Interpol has launched a campaign to help save the world's last wild tigers in the 13 Asian countries where they still exist, winning praise from conservationists on Thursday.
The project aims to link international wildlife officials with customs and law enforcement officers in the 13 countries to help stem poaching and smuggling of tiger parts for use in expensive traditional medicines believed to cure illnesses.
"Having a force like Interpol working on this will give the effort a great boost," said Mike Baltzer, head of WWF's Tigers Alive Initiative, a day after it was unveiled at Interpol's General Assembly meeting in Hanoi.
Poaching and habitat fragmentation have caused Asia's wild tiger population to decrease from about 100,000 in 1900 to fewer than 3,500 today, according to Interpol.
Their habitat spans China, Russia, Southeast Asia and the Indian subcontinent. Tigers do not live in the wild on other continents.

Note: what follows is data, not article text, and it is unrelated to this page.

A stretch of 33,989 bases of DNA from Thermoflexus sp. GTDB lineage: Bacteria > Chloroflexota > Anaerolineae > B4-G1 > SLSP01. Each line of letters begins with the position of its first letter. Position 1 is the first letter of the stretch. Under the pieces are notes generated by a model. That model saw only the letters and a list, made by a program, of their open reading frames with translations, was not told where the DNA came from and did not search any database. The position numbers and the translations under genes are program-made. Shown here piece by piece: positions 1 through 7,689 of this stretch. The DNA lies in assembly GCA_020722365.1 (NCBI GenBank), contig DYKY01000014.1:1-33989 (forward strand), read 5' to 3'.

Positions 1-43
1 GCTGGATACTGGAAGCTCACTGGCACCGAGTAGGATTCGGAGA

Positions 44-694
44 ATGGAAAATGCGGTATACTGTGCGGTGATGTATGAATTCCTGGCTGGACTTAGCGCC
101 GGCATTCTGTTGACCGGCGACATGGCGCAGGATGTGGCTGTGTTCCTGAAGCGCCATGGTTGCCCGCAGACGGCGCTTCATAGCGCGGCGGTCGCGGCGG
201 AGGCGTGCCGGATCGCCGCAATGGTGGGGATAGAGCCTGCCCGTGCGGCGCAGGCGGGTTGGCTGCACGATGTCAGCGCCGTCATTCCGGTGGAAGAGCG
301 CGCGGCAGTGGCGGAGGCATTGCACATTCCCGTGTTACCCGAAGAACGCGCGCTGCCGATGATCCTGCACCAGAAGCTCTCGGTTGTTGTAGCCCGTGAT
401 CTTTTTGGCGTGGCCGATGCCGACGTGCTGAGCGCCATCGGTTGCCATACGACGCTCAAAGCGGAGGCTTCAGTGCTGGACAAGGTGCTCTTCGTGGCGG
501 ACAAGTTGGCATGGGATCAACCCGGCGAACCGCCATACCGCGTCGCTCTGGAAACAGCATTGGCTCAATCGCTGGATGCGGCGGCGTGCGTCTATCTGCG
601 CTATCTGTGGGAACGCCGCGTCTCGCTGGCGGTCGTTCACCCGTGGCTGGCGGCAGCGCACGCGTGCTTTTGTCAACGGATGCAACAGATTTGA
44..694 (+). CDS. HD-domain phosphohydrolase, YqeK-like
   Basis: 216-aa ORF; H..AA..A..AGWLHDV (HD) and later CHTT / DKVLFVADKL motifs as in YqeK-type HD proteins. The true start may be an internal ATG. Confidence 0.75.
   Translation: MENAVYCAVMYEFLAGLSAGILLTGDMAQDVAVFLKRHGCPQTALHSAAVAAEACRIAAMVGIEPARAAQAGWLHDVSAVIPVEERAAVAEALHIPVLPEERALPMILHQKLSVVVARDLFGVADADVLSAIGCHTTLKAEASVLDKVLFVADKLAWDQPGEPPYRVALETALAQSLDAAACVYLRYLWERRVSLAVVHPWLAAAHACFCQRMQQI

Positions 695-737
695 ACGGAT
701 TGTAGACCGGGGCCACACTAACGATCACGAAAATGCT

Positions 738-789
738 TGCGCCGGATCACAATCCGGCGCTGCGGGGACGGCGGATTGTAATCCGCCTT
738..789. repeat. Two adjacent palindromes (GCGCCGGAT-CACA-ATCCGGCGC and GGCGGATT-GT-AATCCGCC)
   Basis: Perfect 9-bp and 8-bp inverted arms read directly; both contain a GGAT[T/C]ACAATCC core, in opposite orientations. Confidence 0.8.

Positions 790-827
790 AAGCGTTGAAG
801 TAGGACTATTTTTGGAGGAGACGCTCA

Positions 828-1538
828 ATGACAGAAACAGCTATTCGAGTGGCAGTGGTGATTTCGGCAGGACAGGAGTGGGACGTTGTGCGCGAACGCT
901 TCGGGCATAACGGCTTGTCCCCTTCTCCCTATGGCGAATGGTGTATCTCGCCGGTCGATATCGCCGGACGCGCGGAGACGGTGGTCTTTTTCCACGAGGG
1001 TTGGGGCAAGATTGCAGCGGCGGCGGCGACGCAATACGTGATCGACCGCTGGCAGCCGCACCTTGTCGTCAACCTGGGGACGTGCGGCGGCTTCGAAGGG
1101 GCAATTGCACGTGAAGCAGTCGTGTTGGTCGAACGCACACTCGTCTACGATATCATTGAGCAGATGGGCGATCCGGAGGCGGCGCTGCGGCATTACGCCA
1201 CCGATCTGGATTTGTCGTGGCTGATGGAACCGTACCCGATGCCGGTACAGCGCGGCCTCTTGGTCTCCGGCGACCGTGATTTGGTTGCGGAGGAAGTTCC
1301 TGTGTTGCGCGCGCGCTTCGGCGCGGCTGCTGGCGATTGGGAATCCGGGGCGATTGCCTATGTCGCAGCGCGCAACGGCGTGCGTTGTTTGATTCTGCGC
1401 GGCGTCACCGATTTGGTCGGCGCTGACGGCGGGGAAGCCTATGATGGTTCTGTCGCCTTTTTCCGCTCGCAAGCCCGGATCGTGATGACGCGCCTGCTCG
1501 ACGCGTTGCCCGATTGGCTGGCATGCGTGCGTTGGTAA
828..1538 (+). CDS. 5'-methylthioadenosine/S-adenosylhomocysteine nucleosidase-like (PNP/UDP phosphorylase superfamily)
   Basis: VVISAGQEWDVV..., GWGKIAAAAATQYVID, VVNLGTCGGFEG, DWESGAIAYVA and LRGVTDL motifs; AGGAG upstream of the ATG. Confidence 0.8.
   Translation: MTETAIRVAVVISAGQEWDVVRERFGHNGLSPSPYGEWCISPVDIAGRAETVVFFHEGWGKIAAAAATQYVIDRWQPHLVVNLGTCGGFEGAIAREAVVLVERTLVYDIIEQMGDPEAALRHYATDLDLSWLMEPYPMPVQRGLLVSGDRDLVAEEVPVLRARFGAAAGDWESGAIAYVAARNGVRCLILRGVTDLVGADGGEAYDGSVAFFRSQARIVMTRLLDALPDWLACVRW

In November 2010, leaders from the 13 countries committed to doubling the world's wild tiger population by 2022.
The Interpol project "will reduce trafficking in tiger parts, with the add-on effect of reducing other wildlife crime in Asia," Robert Zoellick, head of the World Bank and founder of the Global Tiger Initiative that will oversee the project, told Interpol delegates in a video address.
The project calls for connecting Asian countries' law enforcement and customs officers with wildlife officials from the U.S., Britain, the World Bank and the Smithsonian Institution.